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SEO Search PPC

Search marketing: Does PPC get an unfair reputation as SEO’s ‘poor relation’ when it comes to innovation and creativity?


By Katie McQuater, Magazine Editor

January 4, 2013 | 6 min read

In the latest of a series looking at search marketing, The Drum speaks to a cross-section of the industry, exploring perceptions of PPC compared to those of SEO. Is the former viewed as less innovative and creative than the latter? If so, how can this view be changed?

Does PPC get an unfair reputation as SEO’s ‘poor relation’ when it comes to innovation and creativity? How would you dispel this notion? Jonny Scott, CEO, CaliberI’m going to be controversial here and say that PPC is SEO’s poor relation and does have a reputation for lacking creativity and innovation as it’s inherently limited by the platform. However, I’ve also seen some very creative uses of paid search within industries such as recruitment, data collection and affiliate marketing, not to mention your own personal brand paid search tool LinkedIn! In truth both paid media and earned media are as creative and innovative as the brand, the agency and their combined efforts. Please all my PPC friends and colleagues don’t bash me – deep down I wish I was born into paid search! Dan Robins, head of search, CaratI think this often comes as a result of commentators viewing PPC as being driven by Google’s agenda rather than agencies’ innovation, but I would say that the steady stream of new paid-for products emanating from Google (and Yahoo/Bing) provides continuous fresh impetus for PPC creativity – something which is missing from the SEO chocolate box. I only need to look at the number of award winning studies that have come out of my PPC team which had impacts far beyond the search engine results pages – eg. Vodafone’s study showing the impact of search on in-store sales – to see the creativity in the industry. Adrian Durow, head of SEO and CRO, Thinking JuiceI simply don’t view PPC as any more or any less innovative than SEO. After all, both disciplines are restricted by the limitations of what SERPs [search engine results pages] can actually show. Granted, SEOs would create a fantastic piece of video content for their campaigns in order to attract popularity and links, but that doesn’t mean to say that PPCs couldn’t be innovative with landing page content. I believe that the scale of innovation and creativity is not what’s important here; it’s the approach to it. As long as PPCs and SEOs are constantly striving to be innovative and creative in what they do, and they work in a culture which promotes it, then their campaigns and sites will benefit. Ben Hatton, managing director, RippleffectPPC has pushed the cold image of spreadsheets, formulas and analysis by trying to be more science than art, but elements of creativity are still required. Those elements need to be brought to the fore or there’s no way to differentiate a campaign (or agency, for that matter). Well-written copy and tailored landing pages are fundamental to a campaign, but new elements such as site links, product listings and, soon, video listing can all add an extra creative spark to a campaign to give it a vital edge. Duncan Parry, COO, STEAKThe rate of change at PPC engines and third party software platforms like Marin and IgnitionOne, as well as the number of betas that Google launch every year, mean there is great scope for innovation in PPC. Through AdWords you can run campaigns in search results, target consumers by interest across the web with the GDN, re-target them to boost conversions or cross sell, and reach them on YouTube – all across mobiles, tablets and normal computers, taking into account time of day, type of creative, the range of options ad extensions bring, targeting by type of mobile connection. There’s more scope that ever for innovation and creativity in PPC, budget and willingness of the budget holder allowing. A few years ago, the roles were reversed – PPC was the marketer’s new best friend and pre-recession SEO was characterised as slow to yield results and overly technical. The image of the SEO expert was of a monotone programmer who was best left alone in the corner to get on with their ‘dark art’. Chris Rowett, head of PPC, EpiphanyIt really depends on how you see innovation and creativity. This reputation is unfair, but it’s easy to understand, as we see a lot of visually appealing ideas as part of SEO strategy to raise a brand’s profile. However, some of the complex probability models we apply to PPC bidding algorithms are hugely innovative in technical deployment and creative in the way they are executed. They allow you to bid based not only on the ROI you see historically, but also the ever changing probability of seeing good ROI. It is unfortunate that it often requires an appreciation for complex mathematics to understand how creative and innovative PPC bidding alone can be! TV advertising is a traditional marketing medium which is now online in the form of YouTube, amongst others. Imagine being able to see whether someone watched your TV advert or instead went to make a cup of tea. Online, we can measure this through YouTube and test different video creative in a way traditional TV never could. Now is the time to be creative in PPC! Matt Isaacs, CEO & founding partner, EssenceThe real issue is being selective over which opportunity provides the most value to your brand. PPC can be so much more reactive than SEO, and that is a quality that should be more widely appreciated. Both PPC and SEO have their role to play in a digital campaign but tactical timing and strategic messaging offer many opportunities with paid search which SEO cannot offer.This feature was published in The Drum's search marketing supplement.Search image via Shutterstock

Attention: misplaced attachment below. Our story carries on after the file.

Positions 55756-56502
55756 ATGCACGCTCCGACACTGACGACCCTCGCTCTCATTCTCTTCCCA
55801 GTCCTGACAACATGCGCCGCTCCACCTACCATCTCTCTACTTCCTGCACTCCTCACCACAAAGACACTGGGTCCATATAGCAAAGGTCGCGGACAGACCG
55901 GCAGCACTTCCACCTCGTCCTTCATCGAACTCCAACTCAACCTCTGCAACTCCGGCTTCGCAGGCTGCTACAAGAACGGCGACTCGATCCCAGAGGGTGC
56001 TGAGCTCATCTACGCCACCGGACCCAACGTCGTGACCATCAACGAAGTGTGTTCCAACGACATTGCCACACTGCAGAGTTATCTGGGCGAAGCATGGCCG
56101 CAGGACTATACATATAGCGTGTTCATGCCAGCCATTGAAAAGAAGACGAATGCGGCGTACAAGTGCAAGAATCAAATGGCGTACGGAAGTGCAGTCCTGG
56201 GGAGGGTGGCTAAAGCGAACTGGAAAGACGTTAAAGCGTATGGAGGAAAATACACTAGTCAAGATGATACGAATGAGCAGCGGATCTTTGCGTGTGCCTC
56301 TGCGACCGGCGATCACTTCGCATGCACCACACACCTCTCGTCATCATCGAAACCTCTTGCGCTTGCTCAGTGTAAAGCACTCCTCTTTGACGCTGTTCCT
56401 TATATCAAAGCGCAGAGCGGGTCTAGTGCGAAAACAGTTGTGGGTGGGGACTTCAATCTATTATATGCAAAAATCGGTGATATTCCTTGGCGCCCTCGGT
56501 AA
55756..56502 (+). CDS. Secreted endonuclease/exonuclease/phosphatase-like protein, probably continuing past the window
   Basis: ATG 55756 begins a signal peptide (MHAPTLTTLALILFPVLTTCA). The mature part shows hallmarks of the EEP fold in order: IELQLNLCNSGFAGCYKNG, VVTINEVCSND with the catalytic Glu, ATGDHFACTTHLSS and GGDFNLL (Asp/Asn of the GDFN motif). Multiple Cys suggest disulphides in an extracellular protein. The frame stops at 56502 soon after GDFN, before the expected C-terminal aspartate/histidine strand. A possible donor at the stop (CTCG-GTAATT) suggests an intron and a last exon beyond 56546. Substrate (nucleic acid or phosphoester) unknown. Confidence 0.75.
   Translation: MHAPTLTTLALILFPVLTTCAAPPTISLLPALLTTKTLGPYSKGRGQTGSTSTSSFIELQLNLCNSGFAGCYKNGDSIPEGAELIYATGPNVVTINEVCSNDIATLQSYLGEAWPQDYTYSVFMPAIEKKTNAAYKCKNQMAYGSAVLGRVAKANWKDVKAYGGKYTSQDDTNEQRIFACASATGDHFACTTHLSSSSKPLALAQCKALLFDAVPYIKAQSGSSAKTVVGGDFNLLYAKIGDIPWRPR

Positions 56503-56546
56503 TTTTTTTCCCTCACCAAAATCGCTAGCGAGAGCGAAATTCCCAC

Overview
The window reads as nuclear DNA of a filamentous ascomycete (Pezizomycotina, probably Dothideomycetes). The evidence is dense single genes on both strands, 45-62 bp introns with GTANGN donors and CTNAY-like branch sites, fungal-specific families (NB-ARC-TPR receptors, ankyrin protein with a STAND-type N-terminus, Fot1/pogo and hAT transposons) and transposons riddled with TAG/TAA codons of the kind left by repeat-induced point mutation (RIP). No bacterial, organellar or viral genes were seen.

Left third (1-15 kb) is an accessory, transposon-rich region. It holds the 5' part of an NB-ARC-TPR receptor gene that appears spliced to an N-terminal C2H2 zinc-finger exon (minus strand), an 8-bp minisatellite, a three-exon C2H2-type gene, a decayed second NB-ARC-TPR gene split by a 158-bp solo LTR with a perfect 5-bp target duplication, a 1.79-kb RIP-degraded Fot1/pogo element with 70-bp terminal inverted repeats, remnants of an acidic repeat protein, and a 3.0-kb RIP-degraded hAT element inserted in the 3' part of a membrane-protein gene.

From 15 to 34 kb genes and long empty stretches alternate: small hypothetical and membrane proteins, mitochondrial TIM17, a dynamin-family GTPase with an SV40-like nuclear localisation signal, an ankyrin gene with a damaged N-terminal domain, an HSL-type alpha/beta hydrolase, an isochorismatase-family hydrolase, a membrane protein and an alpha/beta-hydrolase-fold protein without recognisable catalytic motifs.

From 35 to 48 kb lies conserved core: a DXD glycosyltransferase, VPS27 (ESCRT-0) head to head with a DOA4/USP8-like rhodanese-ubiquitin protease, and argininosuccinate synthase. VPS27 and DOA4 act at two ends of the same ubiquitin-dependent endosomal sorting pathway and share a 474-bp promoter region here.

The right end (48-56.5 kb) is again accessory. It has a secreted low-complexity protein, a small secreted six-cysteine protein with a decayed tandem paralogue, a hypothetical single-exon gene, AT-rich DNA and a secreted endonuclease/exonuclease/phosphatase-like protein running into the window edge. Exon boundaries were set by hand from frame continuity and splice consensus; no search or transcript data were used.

SEO Search PPC

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